5 | Neural network | Activation = relu, weight optimization = adam, batch size = 150, number of epochs = 300, learning rate = 0.005 |

6 | Extra Trees | No of Trees = 125, max depth of the tree = 100, min samples split = 4, min sample leaf = 4 |

Model | RMSE | CV (RMSE) | MAE |
---|---|---|---|

Linear Regression | 847.62 | 1.55 | 630.76 |

Ridge | 877.35 | 1.60 | 655.70 |

k-Nearest Neighbor | 1655.70 | 3.02 | 1239.35 |

Random Forest | 539.08 | 0.98 | 370.09 |

Gradient Boosting | 1021.55 | 1.86 | 746.24 |

Neural network | 2741.91 | 5.01 | 2180.89 |

Extra Trees | 466.88 | 0.85 | 322.04 |

Metrics | Values After | Values Before |
---|---|---|

RMSE | 428.01 | 466.88 |

CV(RMSE) % | 0.78 | 0.85 |

MAE | 292.49 | 322.04 |

Metrics | LSTM Metrics 30 Lags | LSTM Metrics Optimal Time Lags | Extra Tree Model Metrics | Error Reduction (%) |
---|---|---|---|---|

RMSE | 353.38 | 341.40 | 428.01 | 20.3 |

CV(RMSE) | 0.643 | 0.622 | 0.78 | 20.3 |

MAE | 263.14 | 249.53 | 292.49 | 14.9 |

**Table 5.**Performance Metrics of LSTM-RNN and Extra Tree Regressor Model using the Cross Validation Approach.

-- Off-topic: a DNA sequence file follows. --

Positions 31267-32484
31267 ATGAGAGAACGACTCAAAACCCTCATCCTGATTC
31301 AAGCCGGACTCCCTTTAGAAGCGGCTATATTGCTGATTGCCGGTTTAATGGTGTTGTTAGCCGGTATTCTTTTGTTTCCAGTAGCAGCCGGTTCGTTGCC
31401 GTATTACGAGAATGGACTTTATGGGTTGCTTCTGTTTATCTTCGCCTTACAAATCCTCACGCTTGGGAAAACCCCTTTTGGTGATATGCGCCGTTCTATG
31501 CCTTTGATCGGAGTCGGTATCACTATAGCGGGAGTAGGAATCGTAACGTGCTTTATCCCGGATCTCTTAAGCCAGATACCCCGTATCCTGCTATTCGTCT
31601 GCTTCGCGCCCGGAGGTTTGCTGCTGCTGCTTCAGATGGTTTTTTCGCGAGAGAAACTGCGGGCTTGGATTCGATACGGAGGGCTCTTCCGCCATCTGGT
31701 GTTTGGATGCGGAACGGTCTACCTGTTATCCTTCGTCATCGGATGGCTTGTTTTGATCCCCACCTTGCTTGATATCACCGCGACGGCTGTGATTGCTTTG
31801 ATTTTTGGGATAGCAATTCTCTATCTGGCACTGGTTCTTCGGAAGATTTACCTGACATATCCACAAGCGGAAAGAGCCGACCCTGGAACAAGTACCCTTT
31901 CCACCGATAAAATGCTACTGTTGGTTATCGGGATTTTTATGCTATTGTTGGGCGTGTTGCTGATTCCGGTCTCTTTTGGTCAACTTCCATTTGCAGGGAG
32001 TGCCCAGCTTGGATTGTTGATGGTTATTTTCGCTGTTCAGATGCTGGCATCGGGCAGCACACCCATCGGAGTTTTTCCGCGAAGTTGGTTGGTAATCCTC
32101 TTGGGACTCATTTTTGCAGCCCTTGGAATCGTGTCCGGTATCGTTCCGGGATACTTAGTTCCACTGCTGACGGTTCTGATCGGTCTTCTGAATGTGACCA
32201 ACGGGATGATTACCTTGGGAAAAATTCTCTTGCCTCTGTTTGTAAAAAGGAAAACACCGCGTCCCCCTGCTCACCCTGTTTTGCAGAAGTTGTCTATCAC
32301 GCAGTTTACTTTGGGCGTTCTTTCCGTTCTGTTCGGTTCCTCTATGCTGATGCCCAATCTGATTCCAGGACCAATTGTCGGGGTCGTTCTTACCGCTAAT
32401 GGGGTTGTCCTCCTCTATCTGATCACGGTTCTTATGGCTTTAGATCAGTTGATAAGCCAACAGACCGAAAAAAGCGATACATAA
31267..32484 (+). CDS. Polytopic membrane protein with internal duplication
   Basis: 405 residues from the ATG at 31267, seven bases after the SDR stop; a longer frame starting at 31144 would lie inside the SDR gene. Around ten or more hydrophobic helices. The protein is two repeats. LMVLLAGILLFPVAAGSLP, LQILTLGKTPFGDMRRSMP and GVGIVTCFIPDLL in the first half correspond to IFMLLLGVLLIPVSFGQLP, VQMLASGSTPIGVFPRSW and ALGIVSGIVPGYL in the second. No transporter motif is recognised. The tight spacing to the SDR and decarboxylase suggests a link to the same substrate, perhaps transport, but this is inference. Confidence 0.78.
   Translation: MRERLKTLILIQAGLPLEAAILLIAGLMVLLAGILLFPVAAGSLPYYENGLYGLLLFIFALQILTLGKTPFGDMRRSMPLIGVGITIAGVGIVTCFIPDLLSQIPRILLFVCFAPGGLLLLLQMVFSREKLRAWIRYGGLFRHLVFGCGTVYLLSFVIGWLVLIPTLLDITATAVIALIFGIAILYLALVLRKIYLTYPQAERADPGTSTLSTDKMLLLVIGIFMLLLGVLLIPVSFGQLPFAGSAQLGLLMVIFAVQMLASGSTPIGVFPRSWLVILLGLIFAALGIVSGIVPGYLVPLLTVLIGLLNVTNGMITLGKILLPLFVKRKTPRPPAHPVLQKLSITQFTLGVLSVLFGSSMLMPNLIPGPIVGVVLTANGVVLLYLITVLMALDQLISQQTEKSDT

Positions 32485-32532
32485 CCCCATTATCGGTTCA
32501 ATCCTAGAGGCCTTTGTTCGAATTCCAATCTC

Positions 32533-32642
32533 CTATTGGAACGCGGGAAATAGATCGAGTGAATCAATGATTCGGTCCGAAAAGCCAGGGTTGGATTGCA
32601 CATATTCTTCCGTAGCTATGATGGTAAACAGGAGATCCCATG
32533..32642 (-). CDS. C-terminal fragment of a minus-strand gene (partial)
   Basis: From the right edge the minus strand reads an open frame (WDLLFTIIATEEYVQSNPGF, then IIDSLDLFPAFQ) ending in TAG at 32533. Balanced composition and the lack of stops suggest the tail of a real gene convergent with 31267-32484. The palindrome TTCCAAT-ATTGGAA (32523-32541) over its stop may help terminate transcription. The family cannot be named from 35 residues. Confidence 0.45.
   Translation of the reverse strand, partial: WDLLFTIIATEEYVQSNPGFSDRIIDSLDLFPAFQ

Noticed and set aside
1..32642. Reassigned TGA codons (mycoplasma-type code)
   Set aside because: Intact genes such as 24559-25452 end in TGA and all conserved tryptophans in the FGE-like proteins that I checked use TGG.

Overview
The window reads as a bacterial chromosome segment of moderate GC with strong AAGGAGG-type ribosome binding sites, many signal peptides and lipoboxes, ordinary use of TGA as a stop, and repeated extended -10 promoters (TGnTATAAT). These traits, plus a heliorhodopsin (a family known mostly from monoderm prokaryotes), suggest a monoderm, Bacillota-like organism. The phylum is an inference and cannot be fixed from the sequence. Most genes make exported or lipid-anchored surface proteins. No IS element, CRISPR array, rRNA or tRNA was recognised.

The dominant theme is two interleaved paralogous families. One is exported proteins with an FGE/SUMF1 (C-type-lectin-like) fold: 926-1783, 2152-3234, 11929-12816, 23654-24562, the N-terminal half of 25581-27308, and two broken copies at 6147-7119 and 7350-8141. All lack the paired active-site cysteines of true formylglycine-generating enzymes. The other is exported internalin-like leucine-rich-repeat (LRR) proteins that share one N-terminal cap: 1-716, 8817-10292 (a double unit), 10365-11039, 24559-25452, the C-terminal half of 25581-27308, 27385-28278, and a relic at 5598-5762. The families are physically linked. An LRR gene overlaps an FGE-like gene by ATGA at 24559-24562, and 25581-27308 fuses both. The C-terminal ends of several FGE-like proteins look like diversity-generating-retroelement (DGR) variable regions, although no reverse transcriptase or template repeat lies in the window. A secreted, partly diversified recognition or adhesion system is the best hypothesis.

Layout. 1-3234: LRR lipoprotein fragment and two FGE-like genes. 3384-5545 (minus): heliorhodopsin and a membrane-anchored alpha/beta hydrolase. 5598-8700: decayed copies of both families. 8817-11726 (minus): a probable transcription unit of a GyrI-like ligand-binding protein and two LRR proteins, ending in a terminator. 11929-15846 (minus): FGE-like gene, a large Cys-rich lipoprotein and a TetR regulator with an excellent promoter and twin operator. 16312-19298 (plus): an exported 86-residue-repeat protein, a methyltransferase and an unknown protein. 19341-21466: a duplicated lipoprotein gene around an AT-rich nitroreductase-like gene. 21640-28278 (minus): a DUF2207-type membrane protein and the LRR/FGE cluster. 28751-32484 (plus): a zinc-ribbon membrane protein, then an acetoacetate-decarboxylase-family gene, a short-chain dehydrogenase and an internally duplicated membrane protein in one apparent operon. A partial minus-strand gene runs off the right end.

Model | Mean | Std. Deviation |
---|---|---|

RMSE Extra Trees | 513.8 | 90.9 |

RMSE LSTM | 378 | 59.8 |

CV (RMSE) % Extra Trees | 1.95 | 0.3 |

CV (RMSE) % LSTM | 1.31 | 0.2 |

MAE Extra Trees | 344 | 55.8 |

MAE LSTM | 270.4 | 45.4 |

Forecasting Horizon | MAE | RMSE | CV (RMSE) % |
---|---|---|---|

2 Weeks | 251 | 339 | 0.61 |

Between 2–4 Weeks | 214 | 258 | 0.56 |

Between 2–3 Months | 225 | 294 | 0.63 |

Between 3–4 Months | 208 | 275 | 0.50 |

Mean-Medium term | 215.6 | 275.6 | 0.56 |

Std. Dev. | 8.6 | 18 | 0.06 |

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**MDPI and ACS Style**

Bouktif, S.; Fiaz, A.; Ouni, A.; Serhani, M.A. Optimal Deep Learning LSTM Model for Electric Load Forecasting using Feature Selection and Genetic Algorithm: Comparison with Machine Learning Approaches ^{†}. *Energies* **2018**, *11*, 1636.
https://doi.org/10.3390/en11071636

**AMA Style**

Bouktif S, Fiaz A, Ouni A, Serhani MA. Optimal Deep Learning LSTM Model for Electric Load Forecasting using Feature Selection and Genetic Algorithm: Comparison with Machine Learning Approaches ^{†}. *Energies*. 2018; 11(7):1636.
https://doi.org/10.3390/en11071636

**Chicago/Turabian Style**

Bouktif, Salah, Ali Fiaz, Ali Ouni, and Mohamed Adel Serhani. 2018. "Optimal Deep Learning LSTM Model for Electric Load Forecasting using Feature Selection and Genetic Algorithm: Comparison with Machine Learning Approaches ^{†}" *Energies* 11, no. 7: 1636.
https://doi.org/10.3390/en11071636